Stand Up and Be Counted as Armenian in the US Census

Posted on May. 21. 2020

All kinds of figures are bandied about concerning the numbers of Armenians living in the United States. Some say there may be as many as two million but in the 2010 US Census’s American Community Survey, only 474,559 Armenians were estimated, while in the 2017 American Community Survey, the number of Americans with full or partial Armenian ancestry was given as 485,970. That is a huge discrepancy.

Having more reliable figures would be very useful for many things. It would help Armenian organizations be able to plan better to meet the needs of their community. Knowing the population’s age distribution, and countries of origin, would be helpful.

If there is an undercount, then more accurate figures would increase the political clout of the Armenians to a certain degree, and would also increase the resources that Armenians would receive through various local, state and federal government programs. Armenian schools, educational programs and Armenian-language resources and services will receive greater funding as will healthcare, medical services and various programs for the Armenian elderly. Armenian representation in various bodies which are connected with their proportion of the population would increase, as would certain job positions.

The decennial US census up through 2000 was conducted with two forms, long and short. Only one out of six people would get the long more detailed survey form at random, which would include socioeconomic questions. After 2000, the American Community Survey was created to investigate the more detailed information yearly. It is based on sampling a small percentage of the general population and then making extrapolations. Consequently, it is not as complete or reliable as the decennial census in its results. The aforementioned census estimates of the Armenian population have been determined through this same sampling process.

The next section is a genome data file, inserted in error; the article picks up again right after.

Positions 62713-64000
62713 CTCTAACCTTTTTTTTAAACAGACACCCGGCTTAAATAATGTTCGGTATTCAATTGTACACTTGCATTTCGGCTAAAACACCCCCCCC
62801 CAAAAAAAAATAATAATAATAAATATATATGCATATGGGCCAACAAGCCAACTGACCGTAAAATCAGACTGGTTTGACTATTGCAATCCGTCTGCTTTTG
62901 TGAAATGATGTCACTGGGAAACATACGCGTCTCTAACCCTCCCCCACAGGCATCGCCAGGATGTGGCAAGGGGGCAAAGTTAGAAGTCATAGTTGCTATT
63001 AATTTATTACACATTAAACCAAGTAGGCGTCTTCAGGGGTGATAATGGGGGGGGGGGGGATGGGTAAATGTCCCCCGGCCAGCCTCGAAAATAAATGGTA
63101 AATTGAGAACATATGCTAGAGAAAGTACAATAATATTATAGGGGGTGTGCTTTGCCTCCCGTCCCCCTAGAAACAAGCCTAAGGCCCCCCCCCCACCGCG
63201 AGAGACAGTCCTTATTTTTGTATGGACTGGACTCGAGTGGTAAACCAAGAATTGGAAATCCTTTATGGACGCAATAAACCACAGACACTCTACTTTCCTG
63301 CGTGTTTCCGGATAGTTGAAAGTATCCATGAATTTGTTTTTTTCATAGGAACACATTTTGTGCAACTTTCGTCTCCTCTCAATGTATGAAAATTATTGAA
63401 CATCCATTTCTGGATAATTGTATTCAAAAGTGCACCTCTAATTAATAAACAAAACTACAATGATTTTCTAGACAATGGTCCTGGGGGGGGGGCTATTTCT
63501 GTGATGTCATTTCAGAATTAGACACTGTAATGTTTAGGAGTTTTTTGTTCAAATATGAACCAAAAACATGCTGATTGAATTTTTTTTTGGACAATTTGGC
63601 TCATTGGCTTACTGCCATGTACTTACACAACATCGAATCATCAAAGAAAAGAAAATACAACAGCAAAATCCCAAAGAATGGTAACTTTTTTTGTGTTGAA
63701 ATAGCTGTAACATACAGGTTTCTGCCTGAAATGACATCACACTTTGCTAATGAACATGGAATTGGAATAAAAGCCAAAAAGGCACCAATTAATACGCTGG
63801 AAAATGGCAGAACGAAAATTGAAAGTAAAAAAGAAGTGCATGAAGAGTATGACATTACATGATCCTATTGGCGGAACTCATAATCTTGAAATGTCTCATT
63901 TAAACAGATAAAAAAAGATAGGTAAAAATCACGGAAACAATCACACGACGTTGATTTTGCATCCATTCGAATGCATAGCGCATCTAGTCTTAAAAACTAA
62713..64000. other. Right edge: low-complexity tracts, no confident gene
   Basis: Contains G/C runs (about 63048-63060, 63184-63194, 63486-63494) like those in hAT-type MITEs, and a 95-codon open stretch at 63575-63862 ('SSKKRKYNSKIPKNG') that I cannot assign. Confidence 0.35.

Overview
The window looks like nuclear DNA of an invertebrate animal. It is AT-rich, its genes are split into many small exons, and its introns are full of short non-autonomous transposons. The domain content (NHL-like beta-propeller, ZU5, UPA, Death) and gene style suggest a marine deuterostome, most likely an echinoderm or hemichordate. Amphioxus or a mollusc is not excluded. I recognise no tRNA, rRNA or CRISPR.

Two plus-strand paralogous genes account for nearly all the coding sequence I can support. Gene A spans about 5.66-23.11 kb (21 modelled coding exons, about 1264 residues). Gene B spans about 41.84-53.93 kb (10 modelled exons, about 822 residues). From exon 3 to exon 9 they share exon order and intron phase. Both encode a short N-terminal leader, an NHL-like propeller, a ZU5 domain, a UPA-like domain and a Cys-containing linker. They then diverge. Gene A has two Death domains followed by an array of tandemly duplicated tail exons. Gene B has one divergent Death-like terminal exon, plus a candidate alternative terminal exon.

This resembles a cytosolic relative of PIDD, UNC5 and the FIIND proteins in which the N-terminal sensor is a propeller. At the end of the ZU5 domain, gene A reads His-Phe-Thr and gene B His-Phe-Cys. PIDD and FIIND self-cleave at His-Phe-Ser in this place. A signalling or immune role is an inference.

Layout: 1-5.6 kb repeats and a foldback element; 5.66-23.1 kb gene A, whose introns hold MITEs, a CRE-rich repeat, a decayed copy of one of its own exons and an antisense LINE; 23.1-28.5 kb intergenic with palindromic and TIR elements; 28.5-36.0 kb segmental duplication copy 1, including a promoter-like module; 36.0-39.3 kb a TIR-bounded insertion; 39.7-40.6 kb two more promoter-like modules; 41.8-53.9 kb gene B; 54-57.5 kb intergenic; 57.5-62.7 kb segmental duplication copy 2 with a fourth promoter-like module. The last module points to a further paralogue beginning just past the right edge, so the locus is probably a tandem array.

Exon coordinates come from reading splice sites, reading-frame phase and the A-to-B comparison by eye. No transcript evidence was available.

The 2020 decennial census is different than the last two decennial ones because it asks for those who identify as white (or black, American Indian or Alaskan native) to specify their origins. In other words, in the past if Armenians considered themselves part of the “white race” they might have felt reluctant to use the only way to identify themselves as Armenian, by claiming that Armenian was a separate race. This has changed in the current census form.

The leading organizations of the Armenian-American community, whether churches, philanthropic organizations or political organizations, have never pursued the alternate approach of sponsoring a census individually or jointly either on a national or regional level. Other ethnic or religious groups in the US have done this in order to gather demographic and socioeconomic information to improve their planning and operations. It is expensive even on a local level and would costs millions of dollars, but in the long-term the benefits would be more than commensurate. All kinds of useful information could be gleaned from such efforts, but unfortunately it does not seem likely to occur at present. Why this is so is a topic for another editorial.

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